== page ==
A Tradition of Giving

Donnie D. Pendergraft's $5 million gift changed the lives of not just of untold students but the entire University

 

Donnie D. PendergraftPerhaps no other family name is more closely associated with UA Fort Smith than “Pendergraft,” and Donnie D. Pendergraft is a caring benefactor of that tradition. “We have been blessed, and I want to give back because of that,” said Pendergraft, whose $5 million gift is the institution’s single largest contribution from an individual and the lead gift of the Giving Opportunity Campaign.

 

The family is represented across the campus in endowments for scholarships, professorships, colleges, and buildings, and her late husband, Ross, an executive with Donrey Media Group (now Stephens Media Group), played a large role in the support for the Donald W. Reynolds Plaza, Tower, and Campus Green through membership on the Donald W. Reynolds Foundation Board. Their son, Neal, is a member of the UA Fort Smith Foundation Board and co-chair of the Giving Opportunity Campaign.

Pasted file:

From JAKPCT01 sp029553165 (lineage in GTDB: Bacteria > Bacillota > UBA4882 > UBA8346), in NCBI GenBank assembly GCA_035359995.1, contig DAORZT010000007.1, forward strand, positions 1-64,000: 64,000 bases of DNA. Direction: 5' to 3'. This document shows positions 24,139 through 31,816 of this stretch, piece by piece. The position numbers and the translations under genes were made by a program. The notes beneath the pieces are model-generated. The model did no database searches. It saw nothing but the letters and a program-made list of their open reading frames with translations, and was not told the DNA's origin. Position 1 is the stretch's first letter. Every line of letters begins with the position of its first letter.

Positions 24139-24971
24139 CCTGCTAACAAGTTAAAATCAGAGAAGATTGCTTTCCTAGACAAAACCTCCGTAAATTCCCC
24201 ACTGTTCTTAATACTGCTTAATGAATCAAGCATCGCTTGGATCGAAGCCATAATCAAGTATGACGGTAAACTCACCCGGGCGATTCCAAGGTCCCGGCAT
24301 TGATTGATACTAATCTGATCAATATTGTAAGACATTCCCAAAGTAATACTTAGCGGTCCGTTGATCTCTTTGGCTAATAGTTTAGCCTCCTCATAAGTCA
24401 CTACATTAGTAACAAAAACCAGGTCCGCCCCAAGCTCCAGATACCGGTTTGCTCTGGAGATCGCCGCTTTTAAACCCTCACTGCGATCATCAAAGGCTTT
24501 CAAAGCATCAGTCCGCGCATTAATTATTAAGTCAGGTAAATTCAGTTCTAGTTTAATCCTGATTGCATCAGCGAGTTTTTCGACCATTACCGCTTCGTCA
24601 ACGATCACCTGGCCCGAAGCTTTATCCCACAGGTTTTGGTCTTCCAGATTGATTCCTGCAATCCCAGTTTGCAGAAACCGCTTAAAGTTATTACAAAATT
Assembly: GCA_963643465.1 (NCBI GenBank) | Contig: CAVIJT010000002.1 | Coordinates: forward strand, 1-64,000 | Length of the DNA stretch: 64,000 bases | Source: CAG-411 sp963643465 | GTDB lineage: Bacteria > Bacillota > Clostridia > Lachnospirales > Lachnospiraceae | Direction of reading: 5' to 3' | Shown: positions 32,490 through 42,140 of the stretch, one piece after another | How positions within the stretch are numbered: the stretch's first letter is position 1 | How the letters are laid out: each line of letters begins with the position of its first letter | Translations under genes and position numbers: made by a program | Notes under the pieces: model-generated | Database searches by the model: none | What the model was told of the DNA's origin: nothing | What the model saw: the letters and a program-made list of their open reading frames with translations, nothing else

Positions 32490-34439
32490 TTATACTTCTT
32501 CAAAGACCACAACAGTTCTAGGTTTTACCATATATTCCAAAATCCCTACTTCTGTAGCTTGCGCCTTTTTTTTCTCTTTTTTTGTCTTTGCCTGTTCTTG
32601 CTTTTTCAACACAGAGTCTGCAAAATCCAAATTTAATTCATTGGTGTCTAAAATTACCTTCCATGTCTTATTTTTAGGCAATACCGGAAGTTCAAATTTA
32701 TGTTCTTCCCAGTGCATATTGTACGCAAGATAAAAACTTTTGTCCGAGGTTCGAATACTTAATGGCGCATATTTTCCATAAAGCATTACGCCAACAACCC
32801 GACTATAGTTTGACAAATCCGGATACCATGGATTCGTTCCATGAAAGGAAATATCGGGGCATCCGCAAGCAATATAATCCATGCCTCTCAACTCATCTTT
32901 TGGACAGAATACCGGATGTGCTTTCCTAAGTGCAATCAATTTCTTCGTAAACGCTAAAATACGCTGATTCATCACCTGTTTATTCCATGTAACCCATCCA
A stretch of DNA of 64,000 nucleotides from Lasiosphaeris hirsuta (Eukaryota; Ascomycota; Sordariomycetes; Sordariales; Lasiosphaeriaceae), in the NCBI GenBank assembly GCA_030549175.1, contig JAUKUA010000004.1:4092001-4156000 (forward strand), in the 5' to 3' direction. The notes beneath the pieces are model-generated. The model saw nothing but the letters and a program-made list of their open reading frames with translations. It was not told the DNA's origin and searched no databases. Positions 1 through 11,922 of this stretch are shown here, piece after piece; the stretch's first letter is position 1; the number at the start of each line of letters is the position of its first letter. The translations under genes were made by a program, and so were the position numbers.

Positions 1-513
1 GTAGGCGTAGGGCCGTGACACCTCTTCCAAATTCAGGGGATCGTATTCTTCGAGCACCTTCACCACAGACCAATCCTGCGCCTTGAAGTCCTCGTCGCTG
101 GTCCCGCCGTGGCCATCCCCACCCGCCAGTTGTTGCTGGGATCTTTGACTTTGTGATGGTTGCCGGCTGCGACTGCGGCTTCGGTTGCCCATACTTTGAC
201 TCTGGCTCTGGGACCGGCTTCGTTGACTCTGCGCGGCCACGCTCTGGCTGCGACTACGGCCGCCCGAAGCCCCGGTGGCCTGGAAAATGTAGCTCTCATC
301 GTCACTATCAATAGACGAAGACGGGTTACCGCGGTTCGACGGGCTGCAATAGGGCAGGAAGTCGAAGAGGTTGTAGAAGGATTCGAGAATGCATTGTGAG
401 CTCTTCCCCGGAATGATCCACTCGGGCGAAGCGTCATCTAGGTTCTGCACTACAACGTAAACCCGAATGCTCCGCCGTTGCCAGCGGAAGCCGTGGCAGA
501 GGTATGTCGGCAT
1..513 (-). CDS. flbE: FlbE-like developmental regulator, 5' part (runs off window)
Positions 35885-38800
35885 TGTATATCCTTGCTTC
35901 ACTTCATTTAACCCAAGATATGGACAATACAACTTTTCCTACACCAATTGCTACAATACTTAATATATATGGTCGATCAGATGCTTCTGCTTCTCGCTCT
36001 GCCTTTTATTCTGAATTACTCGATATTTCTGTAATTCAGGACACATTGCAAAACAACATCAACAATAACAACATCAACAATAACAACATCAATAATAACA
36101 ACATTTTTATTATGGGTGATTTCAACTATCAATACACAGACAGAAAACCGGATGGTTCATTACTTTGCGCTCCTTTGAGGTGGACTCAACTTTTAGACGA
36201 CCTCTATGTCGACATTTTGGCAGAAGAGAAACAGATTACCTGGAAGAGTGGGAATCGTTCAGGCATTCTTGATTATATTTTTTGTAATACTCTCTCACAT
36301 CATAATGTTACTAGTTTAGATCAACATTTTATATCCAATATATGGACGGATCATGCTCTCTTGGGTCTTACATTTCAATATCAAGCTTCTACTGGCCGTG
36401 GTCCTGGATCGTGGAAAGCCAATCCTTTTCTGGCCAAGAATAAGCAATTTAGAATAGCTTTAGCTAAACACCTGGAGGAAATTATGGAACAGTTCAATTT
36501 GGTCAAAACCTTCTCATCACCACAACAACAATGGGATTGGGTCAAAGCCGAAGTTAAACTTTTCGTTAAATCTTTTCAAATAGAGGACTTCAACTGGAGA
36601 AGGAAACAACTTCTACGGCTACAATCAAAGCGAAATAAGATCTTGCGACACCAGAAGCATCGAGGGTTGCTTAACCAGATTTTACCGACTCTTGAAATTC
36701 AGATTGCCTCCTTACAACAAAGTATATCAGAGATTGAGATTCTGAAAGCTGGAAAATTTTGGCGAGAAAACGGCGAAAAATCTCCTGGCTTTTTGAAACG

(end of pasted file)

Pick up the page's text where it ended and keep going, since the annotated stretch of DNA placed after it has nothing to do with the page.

“I didn’t have the opportunity to go to college, so through scholarships I can help others have that chance,” said Donnie. “I enjoy watching these students grow and listening to how proud they are to be getting an education. They have the desire, the know-how, and everything it takes to achieve their goals, except the money. Now they can get better jobs, start their own businesses, even help others in their own families get an education—and the entire city will benefit.”

 

At her 80th birthday celebration in March 2010 on the UA Fort Smith campus, Donnie was joined by 19 “Pendergraft Kids”—students and alumni who have benefited from scholarships funded by the Pendergraft family.

 

But those 19 were only a small contingent of the 90 UA Fort Smith graduates the Pendergrafts have helped over the years with more than $270,000 in total scholarships.

 

Today, those graduates, who hold degrees in fields ranging from accounting to athletic training and radiography to rhetoric, live and work across the central U.S. from Mississippi to Wisconsin. Talk about impact!